Inventables Community Forum

3d Carving Speed

It took at least 5 hours to carve this cross. Can you tell me what can be improved in my finishing pass settings? I used Aspire for this project. Please see below:

Hi. which program are you using?

I am using Aspire

Did you do a roughing pass first with a regular 1/8" end mill or just the ball nose? A ball nose is terrible for clearing large areas, since the tip of the ball is tangent to the flat surface it really doesn’t “move” while spinning relative to the workpiece. So normally you rough that out with a 1/8" straight bit and then do a 3D finish pass with the bullnose to get rid of the Minecraft steps. if the x-carve was a 5-axis machine you could tilt the z-axis slightly to get onto the edge of the ball, but without that you aren’t really cutting material.

red then green arrows

Yes, this is what I do. Roughing toolpath with a straight bit and details with a ball nose bit. What about my settings, please? 050c1ba1213ec923f9df3314ca165ab15f293db1_2_666x500

I mean they are certainly fast. Seems the 100ipm is an incredibly fast feed rate. A finishing pass is normally quite slow as you want to just gently move that material way for the smoothest finish. At 100ipm you’re going to get a lot of tearout, and step skip. The bigger time saving is the aggressiveness of the roughing pass. What is your pass depth set to and how much stepover?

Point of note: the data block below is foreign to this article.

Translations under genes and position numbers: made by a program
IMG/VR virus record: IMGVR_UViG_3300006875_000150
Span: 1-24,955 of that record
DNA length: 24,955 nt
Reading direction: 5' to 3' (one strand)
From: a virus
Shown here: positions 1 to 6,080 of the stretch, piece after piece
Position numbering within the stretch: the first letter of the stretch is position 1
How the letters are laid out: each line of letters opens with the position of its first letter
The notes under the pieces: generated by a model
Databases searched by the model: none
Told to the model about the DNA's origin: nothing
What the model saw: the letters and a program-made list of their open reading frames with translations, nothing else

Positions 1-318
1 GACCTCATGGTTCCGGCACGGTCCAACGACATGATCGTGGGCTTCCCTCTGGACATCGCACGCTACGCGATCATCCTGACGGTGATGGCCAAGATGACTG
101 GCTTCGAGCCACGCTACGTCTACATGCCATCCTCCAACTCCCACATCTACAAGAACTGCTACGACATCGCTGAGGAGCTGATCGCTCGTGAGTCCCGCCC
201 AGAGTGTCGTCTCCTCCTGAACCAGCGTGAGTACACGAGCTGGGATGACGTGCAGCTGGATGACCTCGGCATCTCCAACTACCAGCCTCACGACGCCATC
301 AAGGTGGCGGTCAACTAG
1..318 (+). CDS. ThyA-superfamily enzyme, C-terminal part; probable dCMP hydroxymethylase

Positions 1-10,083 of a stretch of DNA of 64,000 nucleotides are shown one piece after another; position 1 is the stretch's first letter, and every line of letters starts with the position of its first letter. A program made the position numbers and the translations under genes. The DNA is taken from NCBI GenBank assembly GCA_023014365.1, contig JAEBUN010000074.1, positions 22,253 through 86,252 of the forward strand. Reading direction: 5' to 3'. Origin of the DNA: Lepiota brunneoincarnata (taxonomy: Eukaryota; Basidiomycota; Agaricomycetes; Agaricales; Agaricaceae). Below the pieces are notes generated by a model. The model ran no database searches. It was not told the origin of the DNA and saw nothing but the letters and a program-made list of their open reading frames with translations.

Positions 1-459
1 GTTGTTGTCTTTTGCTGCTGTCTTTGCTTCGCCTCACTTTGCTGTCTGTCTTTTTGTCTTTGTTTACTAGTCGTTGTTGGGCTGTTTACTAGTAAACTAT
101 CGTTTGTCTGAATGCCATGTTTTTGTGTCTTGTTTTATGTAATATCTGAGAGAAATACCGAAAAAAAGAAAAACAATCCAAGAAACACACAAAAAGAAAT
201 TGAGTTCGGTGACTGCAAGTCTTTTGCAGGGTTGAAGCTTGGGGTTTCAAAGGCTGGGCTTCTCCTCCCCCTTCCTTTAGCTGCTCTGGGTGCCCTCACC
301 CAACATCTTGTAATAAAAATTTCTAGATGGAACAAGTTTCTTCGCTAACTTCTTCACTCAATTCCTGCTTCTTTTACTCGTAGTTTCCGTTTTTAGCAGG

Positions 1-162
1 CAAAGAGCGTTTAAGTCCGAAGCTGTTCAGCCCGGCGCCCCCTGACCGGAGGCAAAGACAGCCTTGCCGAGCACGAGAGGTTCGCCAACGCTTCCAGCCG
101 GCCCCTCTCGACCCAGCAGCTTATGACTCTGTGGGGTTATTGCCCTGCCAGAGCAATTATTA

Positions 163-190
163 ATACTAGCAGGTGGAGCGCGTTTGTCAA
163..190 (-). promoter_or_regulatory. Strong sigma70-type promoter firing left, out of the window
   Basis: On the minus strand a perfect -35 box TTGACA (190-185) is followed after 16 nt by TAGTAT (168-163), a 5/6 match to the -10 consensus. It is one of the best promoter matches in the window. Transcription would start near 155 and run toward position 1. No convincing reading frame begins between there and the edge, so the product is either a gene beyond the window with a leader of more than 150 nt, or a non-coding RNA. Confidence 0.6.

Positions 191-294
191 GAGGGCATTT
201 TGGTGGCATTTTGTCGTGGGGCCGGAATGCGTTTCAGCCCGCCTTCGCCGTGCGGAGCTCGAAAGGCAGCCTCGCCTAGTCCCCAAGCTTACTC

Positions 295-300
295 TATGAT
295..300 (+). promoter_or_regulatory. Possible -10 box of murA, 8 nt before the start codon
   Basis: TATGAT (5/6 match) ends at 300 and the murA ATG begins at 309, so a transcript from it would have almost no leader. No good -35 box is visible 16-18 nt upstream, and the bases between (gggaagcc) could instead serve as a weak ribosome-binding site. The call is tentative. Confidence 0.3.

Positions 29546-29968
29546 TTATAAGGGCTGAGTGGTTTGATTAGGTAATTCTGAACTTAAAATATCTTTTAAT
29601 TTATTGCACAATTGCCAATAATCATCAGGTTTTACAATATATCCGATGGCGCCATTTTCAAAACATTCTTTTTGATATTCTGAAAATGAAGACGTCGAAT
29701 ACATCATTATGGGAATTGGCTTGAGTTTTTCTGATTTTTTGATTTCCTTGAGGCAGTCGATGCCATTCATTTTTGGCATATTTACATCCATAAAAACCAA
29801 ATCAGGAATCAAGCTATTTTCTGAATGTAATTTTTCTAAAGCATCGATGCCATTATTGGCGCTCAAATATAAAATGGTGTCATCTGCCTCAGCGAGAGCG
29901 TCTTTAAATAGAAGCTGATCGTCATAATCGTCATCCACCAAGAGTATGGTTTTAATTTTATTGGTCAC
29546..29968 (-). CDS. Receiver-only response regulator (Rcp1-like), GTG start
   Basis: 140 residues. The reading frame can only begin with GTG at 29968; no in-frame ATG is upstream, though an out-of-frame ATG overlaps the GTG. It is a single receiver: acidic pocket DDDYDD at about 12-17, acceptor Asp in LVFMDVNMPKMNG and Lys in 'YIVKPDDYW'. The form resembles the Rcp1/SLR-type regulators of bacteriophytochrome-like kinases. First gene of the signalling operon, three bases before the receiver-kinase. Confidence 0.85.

Sorry, I missed your message. The stepover is 0.0125"

That’s pretty reasonable for a 1/8", a lot more and it will chatter. The vectric site has a nice 3-step 3D strategy that does super-roughing, roughing and then finishing, Likely cuts out a huge amount of time (easy to check with simulation)

Take a gander at this tutorial, she uses a 1/4" for super roughing and then drops down to a 1/8" and finally a ball-nose.

I often do something similar on my tormach. Where I do first pass 2D adaptive roughing with my 3/4" shear hog and then drop down to a 1/4" end-mill to clean-rough. But the shear hog takes an enormous bite and cuts roughing time massively compared to doing it all with a 1/4". Plus of course a larger end-mill in theory will get a smother pocket bottom (assuming everything else is working right)